Friday, December 31, 2004

2004: My Web of Beliefs

It's been suggested to me that a major benefit of this blog is that I'll be able to look back on it in years to come, and see how my thinking has progressed. To help pave the way for future retrospection (is that even a word?), I'm making this 'meta-post' to pull together some of the things I've written over the last year. Its basic purpose is to outline my current philosophical positions. (Hyperlinks are great! You may have noticed that I tend to litter my posts with them, to tie together various 'loose strands' or ideas. I suppose this is just the logical next step...)

My thoughts of various positions are found in my skepticism overview, and my first original ideas were explored here. My current views are described here - in short, I favour coherentist accounts of justification, but externalism about knowledge.

One development worth noting is that I'm probably less of a strict rationalist than I used to be. For example, I've recently considered allowing gut feelings and tradition to count as evidence and reasons, respectively.

I'm an atheist. This post questions whether religion can explain the three 'big questions' of morality, meaning, and the creation of the universe. There's some good discussion in the comments section. I guess another important post is my one on Pascal's Wager, wherein I explain why I find the jealous Christian God so implausible. Oh, and Whose Freedom? explains why I don't think the 'free will' theodicy can answer the problem of evil - quite the reverse, in fact!

I've suggested a fairly pragmatic approach to imputing moral responsibility. (See also my defence of compatibilism regarding free will & determinism.) I'm quite interested in theories of well-being - my central discussion of which can be found here. Another important post is my one on normativity, which explores the normative force of 'oughts'. Moral emotions explores the relationship between morality and emotion. As for moral theories, my favourite is still Desire Utilitarianism (which I haven't properly blogged about yet, but you can find some links, including an overview I wrote, here.)

As for 'applied ethics', my most significant posts are probably the ones on infanticide & abortion, and animal ethics. My views on prisons and punishment are described here.

Although generally left-wing, I'm opposed to all forms of racial discrimination (including "affirmative action"), for the reasons described here. I think the separatist strain of multiculturalism is harmful, as is one-sided assimilation, and much prefer the compromise of reciprocal integration.

My post on Law and Morality looks at the relationship between the two. I still broadly agree with the objections to 'natural law' and 'social contract' theories sketched in my Political Fictions post. Civil Freedom vs. Political Power explains how one can be a fan of liberalism while having qualms about democracy (understood as majoritarian rule). Freedom is central to my political philosophy, though I understand it differently from libertarians.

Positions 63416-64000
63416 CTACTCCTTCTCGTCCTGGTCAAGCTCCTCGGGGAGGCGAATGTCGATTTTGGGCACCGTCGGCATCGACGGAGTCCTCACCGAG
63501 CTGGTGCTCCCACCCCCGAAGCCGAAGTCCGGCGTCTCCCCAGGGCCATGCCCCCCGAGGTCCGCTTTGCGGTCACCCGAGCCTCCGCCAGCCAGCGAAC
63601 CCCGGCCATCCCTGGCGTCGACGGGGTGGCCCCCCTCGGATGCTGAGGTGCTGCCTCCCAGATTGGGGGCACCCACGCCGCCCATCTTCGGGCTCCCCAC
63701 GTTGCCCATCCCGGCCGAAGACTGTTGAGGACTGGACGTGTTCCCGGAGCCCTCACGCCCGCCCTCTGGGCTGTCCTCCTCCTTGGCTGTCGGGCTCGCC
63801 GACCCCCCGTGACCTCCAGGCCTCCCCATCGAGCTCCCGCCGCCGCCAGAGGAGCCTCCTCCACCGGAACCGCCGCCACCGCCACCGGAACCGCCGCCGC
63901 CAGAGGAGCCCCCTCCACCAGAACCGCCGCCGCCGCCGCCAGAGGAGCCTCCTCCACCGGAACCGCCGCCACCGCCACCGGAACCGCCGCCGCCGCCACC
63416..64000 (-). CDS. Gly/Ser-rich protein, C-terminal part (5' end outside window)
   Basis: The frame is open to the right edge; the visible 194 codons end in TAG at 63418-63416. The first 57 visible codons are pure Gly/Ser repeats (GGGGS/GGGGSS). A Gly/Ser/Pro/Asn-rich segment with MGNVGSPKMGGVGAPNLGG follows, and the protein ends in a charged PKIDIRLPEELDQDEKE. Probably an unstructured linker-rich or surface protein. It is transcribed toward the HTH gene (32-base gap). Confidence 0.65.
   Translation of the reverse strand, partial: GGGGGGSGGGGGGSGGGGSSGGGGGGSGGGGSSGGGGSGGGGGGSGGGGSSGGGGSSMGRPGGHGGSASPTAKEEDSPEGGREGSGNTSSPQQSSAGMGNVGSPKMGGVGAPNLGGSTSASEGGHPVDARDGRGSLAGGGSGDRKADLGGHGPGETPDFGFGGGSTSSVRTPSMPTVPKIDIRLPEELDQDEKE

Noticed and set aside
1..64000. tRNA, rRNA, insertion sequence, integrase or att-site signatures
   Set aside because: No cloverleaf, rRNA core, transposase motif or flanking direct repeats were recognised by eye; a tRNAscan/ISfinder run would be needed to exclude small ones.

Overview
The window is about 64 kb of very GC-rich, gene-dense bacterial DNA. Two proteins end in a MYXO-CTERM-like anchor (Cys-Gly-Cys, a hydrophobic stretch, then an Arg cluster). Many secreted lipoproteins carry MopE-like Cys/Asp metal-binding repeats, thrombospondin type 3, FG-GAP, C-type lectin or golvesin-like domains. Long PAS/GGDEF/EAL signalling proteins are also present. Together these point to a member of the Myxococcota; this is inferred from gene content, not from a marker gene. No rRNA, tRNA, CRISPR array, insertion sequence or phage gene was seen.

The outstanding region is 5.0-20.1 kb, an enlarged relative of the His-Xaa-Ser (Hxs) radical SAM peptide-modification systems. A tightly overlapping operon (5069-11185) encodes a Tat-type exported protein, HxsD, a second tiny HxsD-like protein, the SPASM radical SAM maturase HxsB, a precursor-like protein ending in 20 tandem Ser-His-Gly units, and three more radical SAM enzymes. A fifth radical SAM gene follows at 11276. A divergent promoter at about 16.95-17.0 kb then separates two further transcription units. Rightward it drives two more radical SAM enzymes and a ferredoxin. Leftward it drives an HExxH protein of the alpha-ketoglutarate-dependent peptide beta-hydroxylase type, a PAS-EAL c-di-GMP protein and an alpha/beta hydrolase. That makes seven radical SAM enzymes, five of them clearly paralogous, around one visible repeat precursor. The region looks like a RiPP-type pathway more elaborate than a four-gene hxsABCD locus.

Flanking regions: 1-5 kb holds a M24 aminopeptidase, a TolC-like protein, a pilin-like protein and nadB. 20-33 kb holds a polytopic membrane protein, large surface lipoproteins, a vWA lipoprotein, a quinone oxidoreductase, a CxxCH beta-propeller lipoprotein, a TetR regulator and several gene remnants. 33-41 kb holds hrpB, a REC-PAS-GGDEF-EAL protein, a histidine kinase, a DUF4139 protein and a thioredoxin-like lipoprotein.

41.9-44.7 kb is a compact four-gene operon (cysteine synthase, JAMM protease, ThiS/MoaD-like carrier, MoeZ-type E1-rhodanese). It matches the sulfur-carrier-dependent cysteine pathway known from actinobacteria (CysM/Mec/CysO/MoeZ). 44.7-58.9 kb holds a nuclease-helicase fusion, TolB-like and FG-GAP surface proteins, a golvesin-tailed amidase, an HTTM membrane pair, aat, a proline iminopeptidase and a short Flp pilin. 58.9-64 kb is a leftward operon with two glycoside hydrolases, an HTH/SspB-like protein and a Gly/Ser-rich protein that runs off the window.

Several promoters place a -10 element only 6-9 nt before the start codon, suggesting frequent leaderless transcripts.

I guess my main post here would be the one on subjectivity, and perhaps the related one on dreams & sensations. I've recently described Dennett's Multiple Drafts theory of consciousness, and explain in the comments section how far I'm currently inclined to agree with it. I suppose my post Does the Past Matter? could also fit in this category, insofar as the position I advocate there implies the rejection of causal theories of intentionality. My post on the Buridan's Ass paradox involves a slightly unusual understanding of rationality. I've posted on understanding video games as interactive fictions, and also discussed the rationality of our emotional responses to fiction.

The nature of reality:
I've written several speculative posts on metaphysical topics. So Many Possibilities and More Modality (scroll to the "more detail" section) roughly outline my thoughts on modality; I plan to refine these in an upcoming post. Essential Meanings rejects de re modality, suggesting that modal properties adhere to descriptions, not objects-in-themselves. Similarly, I see truth itself as a feature of language rather than the world itself. See also Truth & Relativism and Alethic Contexualism.

Mixed Metaphysics offers my thoughts on the field as a whole. Universals Overview surveys the various positions in that big debate, and links to further posts where I explore my own ideas in greater detail.

Okay, I think that's just about everything... Oh - and happy new year!


  1. Great post idea Richard, it inspired me in part to write this: I believe, not  

    Posted by Illusive Mind

  2. I didn't have time to read all the links. But I've glad you've come on board the externalist position within epistemology. Have you read Williamson's Knowledge and Its Limits yet?

    With regards to the religion issue, I'd be interested in you taking up atheistic ethics not in terms of what grounds ethics or what ethics is or even whether a person is ethic, but why a person would want to be ethic. You touched on it very, very briefly in the post you link to. But it does seem that most theists can offer fairly compelling arguments here. (As can quasi-theists who accept some kind of immortality such as Buddhists or Platonists)

    Good, interesting post. A summary like this is always worth doing and its a nice collection of your good links as well.


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